Hazel Talbot graduated from one of the country’s leading medical schools just one year after Andrew Tagg. Whilst he has fled the NHS for warmer climes, she has remained in the UK and works as a neonatologist for Embrace, the Yorkshire and Humber Infant and Children’s Transport service, part of Sheffield Children’s Hospital. She is also an Honorary Consultant at Leeds Children’s Hospital, where she can indulge her desire to look after kids in a slightly less restrictive space than in the back of an ambulance.
Neonatal care is a field where the tiniest details can profoundly impact the lives of our tiniest patients. In her insightful talk, Hazel Talbot, who works with Embrace, the intensive care transport service for children and babies in Yorkshire and Humber, shed light on the importance of making marginal gains in neonatal care. As medical professionals dedicated to the well-being of newborns, we must understand how these small improvements can make a world of difference.
The Tale of the Princess and the Pea
Hans Christian Andersen’s “The Princess and the Pea” teaches us that even the tiniest of things can have a significant impact. In the story, a single pea hidden beneath multiple mattresses causes discomfort to the princess, revealing her true royal nature. Similarly, the smallest improvements in neonatology can lead to better outcomes for neonates.
Borrowing from the World of Cycling
Hazel Talbot draws inspiration from Dave Brailsford, the director of cycling for Team GB, who revolutionized British cycling with the concept of “marginal gains.” Brailsford’s approach involved breaking down every aspect of cycling into smaller components and making each component just 1% better. When these marginal gains were combined, they led to remarkable improvements in performance. This concept, known as the law of increasing returns, can be applied effectively in neonatal care.
The Power of Tiny Gains
Marginal gains, when accumulated over time, can lead to substantial improvements. Neonatology, focusing on the smallest and most fragile patients, is ripe for these incremental improvements. So, what are some of the small gains we can achieve in neonatal care?
Public Health Matters
One significant area where we can make a difference is public health. Neonatal care begins even before birth. Addressing issues like smoking, illicit drug use, obesity, and domestic violence during pregnancy can significantly reduce the risk of preterm birth and neonatal complications. Additionally, advocating for responsible family planning can help prevent teenage pregnancies associated with higher risks.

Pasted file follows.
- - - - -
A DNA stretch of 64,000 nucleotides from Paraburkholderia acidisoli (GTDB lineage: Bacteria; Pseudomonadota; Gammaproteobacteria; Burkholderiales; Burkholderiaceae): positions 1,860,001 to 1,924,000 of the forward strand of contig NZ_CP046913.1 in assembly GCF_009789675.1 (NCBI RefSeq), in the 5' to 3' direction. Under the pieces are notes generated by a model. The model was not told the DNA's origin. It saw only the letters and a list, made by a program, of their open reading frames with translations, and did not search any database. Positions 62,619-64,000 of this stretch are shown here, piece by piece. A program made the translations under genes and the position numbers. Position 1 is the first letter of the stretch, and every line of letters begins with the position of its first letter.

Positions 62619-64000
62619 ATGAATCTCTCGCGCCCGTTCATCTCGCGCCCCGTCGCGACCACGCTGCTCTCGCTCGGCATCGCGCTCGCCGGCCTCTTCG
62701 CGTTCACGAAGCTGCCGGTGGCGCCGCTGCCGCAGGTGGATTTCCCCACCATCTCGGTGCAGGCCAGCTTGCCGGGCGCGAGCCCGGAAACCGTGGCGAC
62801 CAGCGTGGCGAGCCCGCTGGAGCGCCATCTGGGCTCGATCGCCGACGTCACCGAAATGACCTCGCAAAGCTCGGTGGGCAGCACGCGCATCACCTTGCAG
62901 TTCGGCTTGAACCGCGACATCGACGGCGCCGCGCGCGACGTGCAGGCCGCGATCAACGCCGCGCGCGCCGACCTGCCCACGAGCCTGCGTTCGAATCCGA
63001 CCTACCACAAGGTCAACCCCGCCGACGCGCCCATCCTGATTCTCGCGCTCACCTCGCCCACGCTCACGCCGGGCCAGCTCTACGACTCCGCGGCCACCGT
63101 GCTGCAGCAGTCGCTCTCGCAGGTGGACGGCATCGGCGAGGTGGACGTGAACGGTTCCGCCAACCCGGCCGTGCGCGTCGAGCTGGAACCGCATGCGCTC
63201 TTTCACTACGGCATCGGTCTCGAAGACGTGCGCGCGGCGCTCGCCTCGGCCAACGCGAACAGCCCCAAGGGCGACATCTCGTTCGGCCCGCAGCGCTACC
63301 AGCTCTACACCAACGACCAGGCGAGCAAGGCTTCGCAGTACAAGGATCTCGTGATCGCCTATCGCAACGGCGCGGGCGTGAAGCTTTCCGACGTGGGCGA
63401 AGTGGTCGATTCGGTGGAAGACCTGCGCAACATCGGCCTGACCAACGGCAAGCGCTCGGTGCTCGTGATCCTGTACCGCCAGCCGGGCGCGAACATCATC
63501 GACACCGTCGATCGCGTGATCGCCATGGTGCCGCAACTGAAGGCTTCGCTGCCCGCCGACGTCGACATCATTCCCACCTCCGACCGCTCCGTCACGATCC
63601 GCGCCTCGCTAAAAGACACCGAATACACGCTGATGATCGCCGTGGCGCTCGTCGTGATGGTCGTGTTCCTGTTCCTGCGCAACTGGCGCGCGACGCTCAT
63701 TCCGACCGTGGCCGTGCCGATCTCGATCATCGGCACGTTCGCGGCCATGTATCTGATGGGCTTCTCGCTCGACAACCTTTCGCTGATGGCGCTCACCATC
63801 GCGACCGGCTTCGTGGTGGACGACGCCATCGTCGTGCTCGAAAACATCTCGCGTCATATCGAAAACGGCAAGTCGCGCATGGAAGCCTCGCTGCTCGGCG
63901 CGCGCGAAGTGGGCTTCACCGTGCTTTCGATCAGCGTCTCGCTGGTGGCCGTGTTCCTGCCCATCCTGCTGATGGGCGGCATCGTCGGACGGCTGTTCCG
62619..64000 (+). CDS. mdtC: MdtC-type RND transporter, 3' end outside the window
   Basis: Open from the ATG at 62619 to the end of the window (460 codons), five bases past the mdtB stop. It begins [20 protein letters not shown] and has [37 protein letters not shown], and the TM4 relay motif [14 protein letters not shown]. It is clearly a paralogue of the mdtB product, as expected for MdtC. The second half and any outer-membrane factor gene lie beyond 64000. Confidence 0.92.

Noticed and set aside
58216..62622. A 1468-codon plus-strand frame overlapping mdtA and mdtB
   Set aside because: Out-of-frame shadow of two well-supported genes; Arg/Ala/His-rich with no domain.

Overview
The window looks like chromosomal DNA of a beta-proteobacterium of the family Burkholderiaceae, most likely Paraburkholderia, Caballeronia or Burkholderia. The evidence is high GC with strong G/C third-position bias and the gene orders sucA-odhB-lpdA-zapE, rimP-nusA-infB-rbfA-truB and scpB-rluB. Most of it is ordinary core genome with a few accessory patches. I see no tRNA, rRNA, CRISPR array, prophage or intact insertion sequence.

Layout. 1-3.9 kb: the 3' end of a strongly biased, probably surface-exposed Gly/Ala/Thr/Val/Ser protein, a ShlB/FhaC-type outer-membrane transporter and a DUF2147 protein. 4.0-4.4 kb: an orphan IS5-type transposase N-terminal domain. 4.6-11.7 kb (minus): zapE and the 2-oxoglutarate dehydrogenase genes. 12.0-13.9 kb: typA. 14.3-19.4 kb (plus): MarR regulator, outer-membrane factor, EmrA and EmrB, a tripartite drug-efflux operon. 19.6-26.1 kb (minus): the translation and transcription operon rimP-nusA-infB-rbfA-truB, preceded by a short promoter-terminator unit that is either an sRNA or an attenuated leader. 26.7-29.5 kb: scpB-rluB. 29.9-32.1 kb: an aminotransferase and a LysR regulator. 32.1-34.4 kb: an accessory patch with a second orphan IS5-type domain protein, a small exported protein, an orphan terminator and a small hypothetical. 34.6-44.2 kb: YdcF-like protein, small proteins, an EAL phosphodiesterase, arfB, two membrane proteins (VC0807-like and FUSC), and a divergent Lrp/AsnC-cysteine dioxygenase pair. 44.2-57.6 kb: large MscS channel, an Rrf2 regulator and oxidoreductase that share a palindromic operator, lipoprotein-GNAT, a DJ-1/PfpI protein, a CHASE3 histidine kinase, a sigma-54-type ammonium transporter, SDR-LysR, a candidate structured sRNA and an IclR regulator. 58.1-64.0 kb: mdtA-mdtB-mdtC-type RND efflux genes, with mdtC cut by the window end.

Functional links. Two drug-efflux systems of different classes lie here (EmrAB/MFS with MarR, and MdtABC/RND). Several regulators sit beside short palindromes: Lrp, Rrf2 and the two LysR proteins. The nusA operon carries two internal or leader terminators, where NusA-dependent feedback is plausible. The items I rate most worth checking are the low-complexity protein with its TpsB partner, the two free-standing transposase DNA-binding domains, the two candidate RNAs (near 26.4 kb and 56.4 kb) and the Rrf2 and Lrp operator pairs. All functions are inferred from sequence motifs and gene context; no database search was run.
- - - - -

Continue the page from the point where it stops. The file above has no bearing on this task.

Kangaroo Care and Bonding
Implementing kangaroo care – skin-to-skin contact between parents and newborns – is a simple yet powerful practice. Studies show that this practice can regulate a baby’s heart rate, improve oxygenation, initiate breastfeeding earlier, and enhance bonding between parents and infants. These early bonds can have lasting effects on a baby’s development.
Breastfeeding is not only natural but also a crucial element in neonatal care. It provides numerous health benefits, including reducing the risk of diseases such as NEC (Necrotizing Enterocolitis) and retinopathy of prematurity. Furthermore, it promotes bonding between mother and baby, ensuring a nurturing environment for neonates.
Family-centered care is an innovative approach that empowers families to participate actively in their baby’s care. It fosters bonding and nurturance, reduces depressive symptoms in parents, and ultimately leads to earlier discharge from the neonatal unit. This approach aligns with the World Health Organization’s goal of transforming neonatal services.
Infection Control and Antibiotic Stewardship
Maintaining strict infection control measures is another way to improve neonatal outcomes. We can protect newborns from potentially life-threatening infections by developing and following infection control guidelines. This, in turn, reduces the need for antibiotics, contributing to antibiotic stewardship, a critical concern in healthcare today.
High Flow and Delayed Cord Clamping
High-flow humidified nasal cannula oxygen and delayed cord clamping are two more areas where we can achieve marginal gains. High-flow systems improve nurse-facility interactions and give parents more access to their babies. Delayed cord clamping is a simple, cost-effective practice that reduces the risk of complications in newborns.
Embracing the World Health Organization’s Goals
The World Health Organization outlines five key goals for neonatal care: surviving, thriving, transforming, investing, and counting. These goals emphasize the importance of quality care, access to specialized units, training and recruitment of nurses, global transformation of neonatal services, and empowering parents to be active participants in their baby’s care.
Going the extra millimetre in neonatal care involves recognizing the significance of small gains. It is our responsibility to embrace these tiny improvements in public health, bonding practices, breastfeeding, family-centred care, infection control, antibiotic stewardship, and innovative techniques like high-flow systems and delayed cord clamping. By doing so, we can make a tremendous difference in the lives of neonates and their families, ensuring they not only survive but thrive in a nurturing and supportive environment. Together, we can create a brighter future for the tiniest members of our society.
This talk was recorded live at DFTB19 in London, England. With the theme of “The Journey”, we wanted to consider the journeys our patients and their families go on, both metaphorical and literal.
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